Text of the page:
|‘Best place on earth is a floating saddle; and the best companionship is a book’ – Egyptian writer Taha Hussein (1889 – 1973).|
When the urge to read takes over the interest of a person, there is no better place than a library to fulfill such a craving.
It is the place where books are well arranged and organized, where papers contain so much that the soul just could not get satisfied, and where many shelves harbor words that express the inner mind of the writer.
It is the place where whenever my eyes settle on a certain book, it quickly gets distracted by another. The same applies to the titles. How attractive the titles of books appear as my eyes shift from one shelf to another and my hands involuntarily move touch one book after another.
It is the spacious library hall characterized by tranquility provided by every sight inside it. It is the reading atmosphere which everyone inside it looks for. It is the deafening silence from majority of those reading through the pages and words calmly.
I went to the shelves that contained the publications of the Egyptian journalist Abbas Al-Aqqad in order to read the series of his “geniuses”. At that time, my eyes fell on the books written by the Egyptian poet Mustafa Sadiq Al-Rifai, but it seems my luck settled on the book called “Al-Ayaam” written by the famous Egyptian writer Taha Hussein.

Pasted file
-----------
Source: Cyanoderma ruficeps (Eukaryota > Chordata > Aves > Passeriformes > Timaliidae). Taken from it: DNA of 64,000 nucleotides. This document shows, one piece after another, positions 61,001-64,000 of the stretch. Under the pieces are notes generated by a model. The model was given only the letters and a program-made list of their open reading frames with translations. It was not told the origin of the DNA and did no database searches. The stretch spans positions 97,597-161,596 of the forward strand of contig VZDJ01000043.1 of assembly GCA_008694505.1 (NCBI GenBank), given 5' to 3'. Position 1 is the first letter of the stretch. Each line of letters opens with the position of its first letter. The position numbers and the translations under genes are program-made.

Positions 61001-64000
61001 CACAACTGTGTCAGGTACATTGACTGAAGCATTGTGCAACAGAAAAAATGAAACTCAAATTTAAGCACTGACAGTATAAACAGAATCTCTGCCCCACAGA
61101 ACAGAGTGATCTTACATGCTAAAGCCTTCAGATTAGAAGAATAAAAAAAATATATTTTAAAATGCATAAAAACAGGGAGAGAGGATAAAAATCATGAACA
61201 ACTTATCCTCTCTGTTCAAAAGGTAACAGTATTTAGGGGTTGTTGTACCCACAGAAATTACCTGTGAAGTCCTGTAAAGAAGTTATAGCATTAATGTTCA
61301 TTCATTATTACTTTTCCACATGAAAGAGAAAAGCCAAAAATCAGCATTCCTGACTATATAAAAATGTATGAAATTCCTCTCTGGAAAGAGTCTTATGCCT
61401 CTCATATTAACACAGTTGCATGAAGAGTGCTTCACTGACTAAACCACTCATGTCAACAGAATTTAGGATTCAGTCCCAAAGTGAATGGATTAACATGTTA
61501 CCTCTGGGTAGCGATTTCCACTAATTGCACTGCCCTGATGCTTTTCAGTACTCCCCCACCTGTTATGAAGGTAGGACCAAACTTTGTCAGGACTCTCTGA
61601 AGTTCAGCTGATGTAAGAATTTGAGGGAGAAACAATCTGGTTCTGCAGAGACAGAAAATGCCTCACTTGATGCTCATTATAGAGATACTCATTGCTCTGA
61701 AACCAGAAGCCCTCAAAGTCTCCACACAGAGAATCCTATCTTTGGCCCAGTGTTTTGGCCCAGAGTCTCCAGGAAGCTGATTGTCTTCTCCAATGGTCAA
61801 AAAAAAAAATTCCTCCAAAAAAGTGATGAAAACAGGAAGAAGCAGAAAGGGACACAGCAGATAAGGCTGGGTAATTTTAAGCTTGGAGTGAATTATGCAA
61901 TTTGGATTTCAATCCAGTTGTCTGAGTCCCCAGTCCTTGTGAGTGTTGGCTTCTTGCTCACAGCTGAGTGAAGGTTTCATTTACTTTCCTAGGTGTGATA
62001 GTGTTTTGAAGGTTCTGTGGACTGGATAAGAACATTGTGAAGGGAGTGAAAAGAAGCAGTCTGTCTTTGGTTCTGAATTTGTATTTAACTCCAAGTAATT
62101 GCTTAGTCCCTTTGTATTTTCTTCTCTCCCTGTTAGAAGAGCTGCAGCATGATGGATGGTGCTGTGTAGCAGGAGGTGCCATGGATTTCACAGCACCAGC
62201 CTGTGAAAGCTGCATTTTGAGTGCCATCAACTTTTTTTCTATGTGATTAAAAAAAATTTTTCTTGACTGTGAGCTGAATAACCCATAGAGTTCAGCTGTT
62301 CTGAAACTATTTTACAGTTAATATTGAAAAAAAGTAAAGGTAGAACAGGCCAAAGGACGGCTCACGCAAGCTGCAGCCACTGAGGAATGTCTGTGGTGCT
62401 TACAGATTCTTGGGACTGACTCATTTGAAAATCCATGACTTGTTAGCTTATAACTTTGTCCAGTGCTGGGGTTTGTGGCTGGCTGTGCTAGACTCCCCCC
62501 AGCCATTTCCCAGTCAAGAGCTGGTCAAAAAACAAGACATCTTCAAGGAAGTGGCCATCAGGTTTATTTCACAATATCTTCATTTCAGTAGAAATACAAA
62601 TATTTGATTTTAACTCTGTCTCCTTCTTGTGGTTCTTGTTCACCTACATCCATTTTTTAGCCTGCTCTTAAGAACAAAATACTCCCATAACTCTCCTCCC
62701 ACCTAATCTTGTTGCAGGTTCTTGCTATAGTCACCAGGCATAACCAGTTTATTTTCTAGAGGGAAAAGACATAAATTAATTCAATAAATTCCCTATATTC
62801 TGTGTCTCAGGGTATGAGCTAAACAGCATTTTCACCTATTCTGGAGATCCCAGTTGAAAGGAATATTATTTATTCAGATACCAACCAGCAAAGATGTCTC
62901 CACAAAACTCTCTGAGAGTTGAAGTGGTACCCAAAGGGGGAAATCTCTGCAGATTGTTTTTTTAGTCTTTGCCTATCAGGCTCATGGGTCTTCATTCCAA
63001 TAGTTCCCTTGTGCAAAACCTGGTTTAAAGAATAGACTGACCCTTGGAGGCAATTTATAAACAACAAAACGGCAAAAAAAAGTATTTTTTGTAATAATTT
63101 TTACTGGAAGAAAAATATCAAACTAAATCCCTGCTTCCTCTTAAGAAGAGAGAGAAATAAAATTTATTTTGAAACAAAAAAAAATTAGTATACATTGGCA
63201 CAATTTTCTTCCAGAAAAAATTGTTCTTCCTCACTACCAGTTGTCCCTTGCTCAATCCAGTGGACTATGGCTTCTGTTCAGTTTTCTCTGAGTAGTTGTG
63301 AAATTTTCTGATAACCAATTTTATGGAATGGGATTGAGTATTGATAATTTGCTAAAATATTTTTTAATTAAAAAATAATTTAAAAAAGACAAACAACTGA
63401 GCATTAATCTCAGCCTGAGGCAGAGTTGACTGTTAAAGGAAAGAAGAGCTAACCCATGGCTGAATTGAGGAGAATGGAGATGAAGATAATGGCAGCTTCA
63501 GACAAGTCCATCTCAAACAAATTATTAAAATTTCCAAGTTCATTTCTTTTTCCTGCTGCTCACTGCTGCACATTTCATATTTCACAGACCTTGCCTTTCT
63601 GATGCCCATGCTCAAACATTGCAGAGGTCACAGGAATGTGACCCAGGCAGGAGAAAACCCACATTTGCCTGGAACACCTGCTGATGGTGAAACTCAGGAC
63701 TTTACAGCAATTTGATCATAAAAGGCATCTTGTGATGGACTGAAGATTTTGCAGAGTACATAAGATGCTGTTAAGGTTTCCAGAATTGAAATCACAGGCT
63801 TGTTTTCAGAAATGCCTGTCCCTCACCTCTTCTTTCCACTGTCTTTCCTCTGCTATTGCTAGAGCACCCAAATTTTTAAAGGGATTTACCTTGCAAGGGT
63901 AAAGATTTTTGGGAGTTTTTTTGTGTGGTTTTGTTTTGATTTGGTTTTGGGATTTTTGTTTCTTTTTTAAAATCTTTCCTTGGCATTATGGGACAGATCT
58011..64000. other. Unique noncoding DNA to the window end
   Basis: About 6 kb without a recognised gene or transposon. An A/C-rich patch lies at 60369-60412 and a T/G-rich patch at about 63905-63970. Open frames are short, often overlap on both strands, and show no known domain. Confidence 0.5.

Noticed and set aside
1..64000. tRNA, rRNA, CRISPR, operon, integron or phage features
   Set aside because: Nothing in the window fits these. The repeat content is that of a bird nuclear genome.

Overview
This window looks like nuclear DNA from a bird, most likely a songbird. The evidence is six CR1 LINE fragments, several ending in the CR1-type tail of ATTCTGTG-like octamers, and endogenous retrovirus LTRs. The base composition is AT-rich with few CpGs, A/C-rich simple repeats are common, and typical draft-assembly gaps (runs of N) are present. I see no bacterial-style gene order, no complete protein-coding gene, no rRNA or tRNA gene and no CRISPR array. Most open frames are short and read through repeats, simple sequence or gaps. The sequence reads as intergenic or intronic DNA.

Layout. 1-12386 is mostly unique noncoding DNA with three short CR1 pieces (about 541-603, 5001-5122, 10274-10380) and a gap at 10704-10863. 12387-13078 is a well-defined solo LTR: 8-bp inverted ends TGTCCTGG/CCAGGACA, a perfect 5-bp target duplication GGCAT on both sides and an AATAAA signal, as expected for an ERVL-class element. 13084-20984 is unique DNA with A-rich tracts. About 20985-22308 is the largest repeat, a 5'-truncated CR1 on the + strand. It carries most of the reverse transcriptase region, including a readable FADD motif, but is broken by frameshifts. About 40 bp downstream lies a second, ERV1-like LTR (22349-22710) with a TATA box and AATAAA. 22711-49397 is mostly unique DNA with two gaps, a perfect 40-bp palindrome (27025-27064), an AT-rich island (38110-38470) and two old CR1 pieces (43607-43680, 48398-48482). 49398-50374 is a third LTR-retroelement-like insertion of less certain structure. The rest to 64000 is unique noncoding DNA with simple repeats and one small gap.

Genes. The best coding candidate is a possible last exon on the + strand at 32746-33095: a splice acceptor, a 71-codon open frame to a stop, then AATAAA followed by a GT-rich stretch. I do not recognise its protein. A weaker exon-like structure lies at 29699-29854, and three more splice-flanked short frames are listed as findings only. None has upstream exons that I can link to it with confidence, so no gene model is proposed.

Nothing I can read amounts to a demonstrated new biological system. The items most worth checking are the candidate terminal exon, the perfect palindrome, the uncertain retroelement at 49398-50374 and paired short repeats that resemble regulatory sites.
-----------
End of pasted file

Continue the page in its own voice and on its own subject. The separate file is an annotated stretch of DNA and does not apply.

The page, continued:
As I went through his writings, I noticed that the quality of the pages and the ink were suitable. Talking about the ink and paper quality, there are books which did not do well in the market just because of the quality of the paper and ink. The blame for such a failure is attributed to the publishing house.
I once read a biography of an Arab engineer who studied and worked in Russia during the communist era. Despite the fact that the book was impressive and one of the most interesting books I have ever read, the publishing house of the book failed to market the book properly and also failed to give the book quality pages.
Back to Taha Hussein’s “Al-Ayaam”, I enjoyed reading every page of it. Perhaps, what made it more enjoyable was the cup of French coffee mixed with milk which was given to me by the library attendant. I couldn’t help but think that, despite the fact that Taha Hussein had lost his sight, he definitely had not lost his insight.
By Yousef Awadh Al-Azmi